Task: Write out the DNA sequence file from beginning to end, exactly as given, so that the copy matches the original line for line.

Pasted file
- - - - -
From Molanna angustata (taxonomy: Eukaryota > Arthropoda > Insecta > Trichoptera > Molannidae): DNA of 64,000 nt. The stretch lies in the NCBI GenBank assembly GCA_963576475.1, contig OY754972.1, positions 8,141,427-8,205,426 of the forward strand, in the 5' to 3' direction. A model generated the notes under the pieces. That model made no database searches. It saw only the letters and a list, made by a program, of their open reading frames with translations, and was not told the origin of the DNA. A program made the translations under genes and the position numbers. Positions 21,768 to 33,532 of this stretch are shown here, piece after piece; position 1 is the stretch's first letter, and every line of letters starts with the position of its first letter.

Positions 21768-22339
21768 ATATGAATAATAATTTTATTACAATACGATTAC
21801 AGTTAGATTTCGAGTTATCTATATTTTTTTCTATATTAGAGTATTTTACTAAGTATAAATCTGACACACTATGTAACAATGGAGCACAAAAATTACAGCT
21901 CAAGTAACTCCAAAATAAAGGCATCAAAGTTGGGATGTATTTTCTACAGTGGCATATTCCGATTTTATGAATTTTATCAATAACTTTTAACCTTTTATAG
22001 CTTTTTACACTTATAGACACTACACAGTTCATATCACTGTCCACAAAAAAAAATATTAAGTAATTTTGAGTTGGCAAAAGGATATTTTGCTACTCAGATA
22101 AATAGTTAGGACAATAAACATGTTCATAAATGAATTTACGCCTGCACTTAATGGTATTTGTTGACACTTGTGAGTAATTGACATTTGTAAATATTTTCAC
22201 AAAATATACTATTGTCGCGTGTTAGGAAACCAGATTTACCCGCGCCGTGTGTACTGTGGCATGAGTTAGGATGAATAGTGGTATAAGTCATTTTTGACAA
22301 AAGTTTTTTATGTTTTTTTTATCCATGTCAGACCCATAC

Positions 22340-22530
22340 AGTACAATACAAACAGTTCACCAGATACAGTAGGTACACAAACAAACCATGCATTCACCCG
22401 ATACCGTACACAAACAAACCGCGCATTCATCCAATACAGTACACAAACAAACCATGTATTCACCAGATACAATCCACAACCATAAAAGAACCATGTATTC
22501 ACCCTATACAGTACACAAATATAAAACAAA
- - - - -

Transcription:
From Molanna angustata (taxonomy: Eukaryota > Arthropoda > Insecta > Trichoptera > Molannidae): DNA of 64,000 nt. The stretch lies in the NCBI GenBank assembly GCA_963576475.1, contig OY754972.1, positions 8,141,427-8,205,426 of the forward strand, in the 5' to 3' direction. A model generated the notes under the pieces. That model made no database searches. It saw only the letters and a list, made by a program, of their open reading frames with translations, and was not told the origin of the DNA. A program made the translations under genes and the position numbers. Positions 21,768 to 33,532 of this stretch are shown here, piece after piece; position 1 is the stretch's first letter, and every line of letters starts with the position of its first letter.

Positions 21768-22339
21768 ATATGAATAATAATTTTATTACAATACGATTAC
21801 AGTTAGATTTCGAGTTATCTATATTTTTTTCTATATTAGAGTATTTTACTAAGTATAAATCTGACACACTATGTAACAATGGAGCACAAAAATTACAGCT
21901 CAAGTAACTCCAAAATAAAGGCATCAAAGTTGGGATGTATTTTCTACAGTGGCATATTCCGATTTTATGAATTTTATCAATAACTTTTAACCTTTTATAG
22001 CTTTTTACACTTATAGACACTACACAGTTCATATCACTGTCCACAAAAAAAAATATTAAGTAATTTTGAGTTGGCAAAAGGATATTTTGCTACTCAGATA
22101 AATAGTTAGGACAATAAACATGTTCATAAATGAATTTACGCCTGCACTTAATGGTATTTGTTGACACTTGTGAGTAATTGACATTTGTAAATATTTTCAC
22201 AAAATATACTATTGTCGCGTGTTAGGAAACCAGATTTACCCGCGCCGTGTGTACTGTGGCATGAGTTAGGATGAATAGTGGTATAAGTCATTTTTGACAA
22301 AAGTTTTTTATGTTTTTTTTATCCATGTCAGACCCATAC

Positions 22340-22530
22340 AGTACAATACAAACAGTTCACCAGATACAGTAGGTACACAAACAAACCATGCATTCACCCG
22401 ATACCGTACACAAACAAACCGCGCATTCATCCAATACAGTACACAAACAAACCATGTATTCACCAGATACAATCCACAACCATAAAAGAACCATGTATTC
22501 ACCCTATACAGTACACAAATATAAAACAAA